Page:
Shadow IT refers to the use of non-IT department approved software, applications, devices or systems being used by a department or individual. It can be referred to by other names including Stealth IT, Fake IT, or Embedded IT, but it has grown exponentially as more and more cloud-based consumer and business services are launched and with the consumerisation of information technology.
In simple terms, it refers to employees within a company downloading programmes or apps to their company devices or using personal devices, like smartphones, without IT department approval. Employees can almost become a little blasé about what they are allowed to do.
Security. Whilst employees might think they are tech savvy, or may have used a service elsewhere, they can never be 100% certain that a security breach won’t happen due to their actions.
According to McAfee, the average company currently uses 1,083 cloud services in total; 108 known services, 975 unknown services.
Many cloud-based services allow access to file sharing, cloud storage or real-time collaboration tools. This gives potential opportunity for sensitive company information to accidentally become available to people who should not have access to it.
On top of that, wasted time and money become an issue where collaboration inefficiencies take place due to what is called App Sprawl. This is where too many different tools are being used that can’t talk to each other or use different file extensions.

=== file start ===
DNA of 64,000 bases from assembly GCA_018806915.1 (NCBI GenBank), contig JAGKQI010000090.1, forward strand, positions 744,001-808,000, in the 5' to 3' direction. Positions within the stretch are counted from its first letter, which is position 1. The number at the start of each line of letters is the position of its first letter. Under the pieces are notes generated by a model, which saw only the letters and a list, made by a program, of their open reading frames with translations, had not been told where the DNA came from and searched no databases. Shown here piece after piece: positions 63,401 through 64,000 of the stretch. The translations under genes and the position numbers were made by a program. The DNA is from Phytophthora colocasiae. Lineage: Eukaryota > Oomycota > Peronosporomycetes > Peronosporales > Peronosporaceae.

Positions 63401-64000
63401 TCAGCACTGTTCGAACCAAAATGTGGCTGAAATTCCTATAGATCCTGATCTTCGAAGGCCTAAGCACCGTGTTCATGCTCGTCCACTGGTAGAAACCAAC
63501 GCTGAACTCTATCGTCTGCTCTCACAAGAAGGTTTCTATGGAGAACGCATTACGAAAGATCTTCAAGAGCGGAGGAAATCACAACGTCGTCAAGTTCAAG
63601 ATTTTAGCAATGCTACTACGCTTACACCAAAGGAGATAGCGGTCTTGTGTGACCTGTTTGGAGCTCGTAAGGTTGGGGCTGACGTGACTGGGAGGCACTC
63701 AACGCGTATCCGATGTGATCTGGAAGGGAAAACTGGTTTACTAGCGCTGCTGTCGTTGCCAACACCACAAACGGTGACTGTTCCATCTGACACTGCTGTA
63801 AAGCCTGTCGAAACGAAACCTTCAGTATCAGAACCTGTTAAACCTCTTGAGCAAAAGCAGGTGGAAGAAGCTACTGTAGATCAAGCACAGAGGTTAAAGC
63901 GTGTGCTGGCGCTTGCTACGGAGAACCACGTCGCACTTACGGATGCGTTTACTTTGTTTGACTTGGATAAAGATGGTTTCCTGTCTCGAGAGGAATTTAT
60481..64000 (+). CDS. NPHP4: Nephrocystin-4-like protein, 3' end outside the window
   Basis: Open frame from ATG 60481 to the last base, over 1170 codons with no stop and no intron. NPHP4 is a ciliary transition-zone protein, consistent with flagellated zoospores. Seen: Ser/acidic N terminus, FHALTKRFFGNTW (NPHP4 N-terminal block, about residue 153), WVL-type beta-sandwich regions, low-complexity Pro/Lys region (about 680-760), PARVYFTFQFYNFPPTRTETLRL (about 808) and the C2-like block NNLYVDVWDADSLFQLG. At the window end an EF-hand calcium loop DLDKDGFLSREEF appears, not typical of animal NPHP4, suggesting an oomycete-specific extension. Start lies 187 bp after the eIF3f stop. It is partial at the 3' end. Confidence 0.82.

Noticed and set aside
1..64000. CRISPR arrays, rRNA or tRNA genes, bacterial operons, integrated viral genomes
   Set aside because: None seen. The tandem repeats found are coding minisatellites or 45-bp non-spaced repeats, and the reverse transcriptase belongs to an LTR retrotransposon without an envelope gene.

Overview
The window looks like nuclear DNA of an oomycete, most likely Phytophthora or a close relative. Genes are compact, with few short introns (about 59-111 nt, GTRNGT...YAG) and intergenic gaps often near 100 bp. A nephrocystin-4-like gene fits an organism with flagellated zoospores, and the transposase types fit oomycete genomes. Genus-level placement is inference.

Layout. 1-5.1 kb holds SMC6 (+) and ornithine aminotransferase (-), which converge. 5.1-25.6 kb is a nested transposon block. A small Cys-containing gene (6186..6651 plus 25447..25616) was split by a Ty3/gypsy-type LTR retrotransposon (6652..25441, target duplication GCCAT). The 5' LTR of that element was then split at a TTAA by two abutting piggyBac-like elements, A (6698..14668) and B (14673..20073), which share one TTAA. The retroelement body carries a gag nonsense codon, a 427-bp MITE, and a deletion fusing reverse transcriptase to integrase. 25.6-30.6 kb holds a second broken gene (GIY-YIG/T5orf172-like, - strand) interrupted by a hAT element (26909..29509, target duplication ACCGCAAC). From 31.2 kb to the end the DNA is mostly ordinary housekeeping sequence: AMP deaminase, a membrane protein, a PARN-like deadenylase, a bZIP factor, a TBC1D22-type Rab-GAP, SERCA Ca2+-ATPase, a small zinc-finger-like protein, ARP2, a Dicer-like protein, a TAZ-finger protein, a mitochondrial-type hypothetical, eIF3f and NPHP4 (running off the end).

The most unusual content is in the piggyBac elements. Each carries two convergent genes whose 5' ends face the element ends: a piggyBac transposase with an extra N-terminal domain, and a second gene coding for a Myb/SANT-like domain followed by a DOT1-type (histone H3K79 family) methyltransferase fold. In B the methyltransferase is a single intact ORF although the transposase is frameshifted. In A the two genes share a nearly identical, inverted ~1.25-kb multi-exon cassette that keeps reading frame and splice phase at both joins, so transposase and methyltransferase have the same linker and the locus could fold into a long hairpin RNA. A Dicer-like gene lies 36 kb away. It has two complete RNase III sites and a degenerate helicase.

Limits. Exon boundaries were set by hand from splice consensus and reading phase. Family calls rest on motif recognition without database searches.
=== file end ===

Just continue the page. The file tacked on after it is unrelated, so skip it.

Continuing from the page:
IT departments need to understand what is being used in a business, how it is being used and who has access to use the features it offers, so that they can make the right decisions for the company.
Shadow IT could be seen to help departments and colleagues collaborate quicker and become more productive, and companies become more agile. Of course, there is a fine line between whether you see this as a benefit or whether you feel that you are risking security.
By locking devices to only allow administrator access to install new software and programs is a standard prevention method, as is having a separate network for personal devices and guests to connect to and making the companies private network available only to authorised devices. Training and education for employees is important. Employees should be aware of the risks around using technology that is not IT approved. Finally, add it to your company IT policy and recirculate it to every employee to ensure that prevention is top of mind throughout the business.
At Windsor Telecom, we’ll help set up administrator access and guide you to put the right policies in place to ensure your business is safeguarded. We’ll whitelist applications which are employees are allowed to install or password protect those that are not.
We’re passionate about taking the worry of security away from our customers and by handling all their IT security concerns through tailored managed IT solutions. If this sounds of interest, please get in contact with us.